Issuma

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Eye Splicing Tools

09 February 2022
Richard Hudson
A spliced loop in the end of a rope is called an eye splice. The inset picture in the upper left corner of the photo shows what it looks like when finished.

Making a splice in double-braided rope is complicated. Double-braided rope has an outer "cover" and an inner "core".

You pull the core out of the cover, taper it, put the cover inside the core and the core back inside the cover. I haven't made a lot of these, so I still use the instruction book, seen at top.

Beside the book is a pile of yarns that have been cut from the core to taper the core. They will be discarded.

Below the book is an aluminum fid with a hollow end which is used to help get the cover inside the core and vice versa.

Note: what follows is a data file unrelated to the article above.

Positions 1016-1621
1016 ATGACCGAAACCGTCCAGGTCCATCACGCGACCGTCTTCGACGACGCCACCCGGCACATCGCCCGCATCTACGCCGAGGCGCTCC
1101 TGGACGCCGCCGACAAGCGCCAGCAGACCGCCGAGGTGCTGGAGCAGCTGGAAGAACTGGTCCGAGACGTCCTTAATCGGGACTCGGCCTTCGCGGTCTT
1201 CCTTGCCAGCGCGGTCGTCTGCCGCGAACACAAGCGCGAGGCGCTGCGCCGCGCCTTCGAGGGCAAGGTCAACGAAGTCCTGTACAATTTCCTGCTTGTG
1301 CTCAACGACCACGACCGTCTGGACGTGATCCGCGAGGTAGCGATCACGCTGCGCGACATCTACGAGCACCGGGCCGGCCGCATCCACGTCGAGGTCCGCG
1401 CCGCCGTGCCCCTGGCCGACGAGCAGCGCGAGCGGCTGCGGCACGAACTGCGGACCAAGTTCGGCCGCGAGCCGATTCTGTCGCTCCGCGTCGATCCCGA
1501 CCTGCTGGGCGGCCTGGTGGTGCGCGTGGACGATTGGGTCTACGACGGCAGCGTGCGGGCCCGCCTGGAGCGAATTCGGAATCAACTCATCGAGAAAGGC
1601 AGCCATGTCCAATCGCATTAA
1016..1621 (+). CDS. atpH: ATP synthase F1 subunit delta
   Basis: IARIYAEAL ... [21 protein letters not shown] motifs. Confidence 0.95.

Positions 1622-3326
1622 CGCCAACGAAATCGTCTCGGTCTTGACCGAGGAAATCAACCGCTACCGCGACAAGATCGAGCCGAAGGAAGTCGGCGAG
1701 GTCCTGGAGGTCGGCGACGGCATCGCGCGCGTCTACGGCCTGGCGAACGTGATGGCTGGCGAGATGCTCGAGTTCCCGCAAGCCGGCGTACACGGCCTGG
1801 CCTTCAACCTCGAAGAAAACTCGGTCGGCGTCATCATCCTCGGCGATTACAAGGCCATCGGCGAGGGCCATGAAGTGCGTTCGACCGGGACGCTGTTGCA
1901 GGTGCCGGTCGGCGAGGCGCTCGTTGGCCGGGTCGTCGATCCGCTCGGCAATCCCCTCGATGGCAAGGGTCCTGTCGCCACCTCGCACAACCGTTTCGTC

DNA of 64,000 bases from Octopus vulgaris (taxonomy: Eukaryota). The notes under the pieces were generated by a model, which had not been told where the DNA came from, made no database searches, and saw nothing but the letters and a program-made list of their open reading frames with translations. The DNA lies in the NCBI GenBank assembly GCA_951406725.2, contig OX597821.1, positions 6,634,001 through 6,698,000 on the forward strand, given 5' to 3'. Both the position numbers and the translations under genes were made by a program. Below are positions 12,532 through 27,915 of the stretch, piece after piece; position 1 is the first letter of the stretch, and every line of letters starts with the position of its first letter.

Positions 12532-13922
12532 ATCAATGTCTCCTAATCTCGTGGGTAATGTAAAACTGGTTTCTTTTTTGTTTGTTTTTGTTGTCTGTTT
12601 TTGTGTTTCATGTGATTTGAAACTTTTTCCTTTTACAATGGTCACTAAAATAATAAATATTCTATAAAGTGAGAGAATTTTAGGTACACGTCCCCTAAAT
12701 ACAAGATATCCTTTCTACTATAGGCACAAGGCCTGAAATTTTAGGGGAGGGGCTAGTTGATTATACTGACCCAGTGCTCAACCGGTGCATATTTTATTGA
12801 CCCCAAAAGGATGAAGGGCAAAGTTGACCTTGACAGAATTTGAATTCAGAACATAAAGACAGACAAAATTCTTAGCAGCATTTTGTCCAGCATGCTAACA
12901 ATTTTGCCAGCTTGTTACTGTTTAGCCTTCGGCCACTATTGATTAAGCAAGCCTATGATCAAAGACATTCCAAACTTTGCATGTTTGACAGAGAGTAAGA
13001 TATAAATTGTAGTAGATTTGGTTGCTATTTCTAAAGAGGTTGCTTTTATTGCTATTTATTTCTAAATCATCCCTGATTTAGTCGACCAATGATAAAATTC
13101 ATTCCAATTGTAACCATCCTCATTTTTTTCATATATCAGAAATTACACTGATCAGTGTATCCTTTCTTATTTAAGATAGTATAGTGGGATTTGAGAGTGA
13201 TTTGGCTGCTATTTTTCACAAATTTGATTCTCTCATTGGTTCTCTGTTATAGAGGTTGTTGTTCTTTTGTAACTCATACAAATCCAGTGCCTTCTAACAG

The sailmakers palm is for pushing the sail needle through the rope. There is a white yarn and a red yarn that I've removed from the cover, which will be sewn through the rope to help make the splice small.

The marker pen is used to mark certain places on the rope, as measurements are critical for this splice.

The knot in the rope is to keep the core and cover from moving while making the splice--the knot is removed later.

The mug of tea is required, because what kind of splice would it be without a cup of tea?
Comments
Vessel Name: Issuma
Vessel Make/Model: Damien II, 15m/50' steel staysail schooner with lifting keel
Extra: Designed for Antarctica. Built in France by META in 1981. Draft 1.3m/4.5' with keel up, 3.2m/10.5' with keel down. More details at http://www.issuma.com/rhudson/issumaboat/IssumaDetails.htm
Home Page: http://www.issuma.com/rhudson/
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Survey pictures taken of Shekin V
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Created 29 April 2008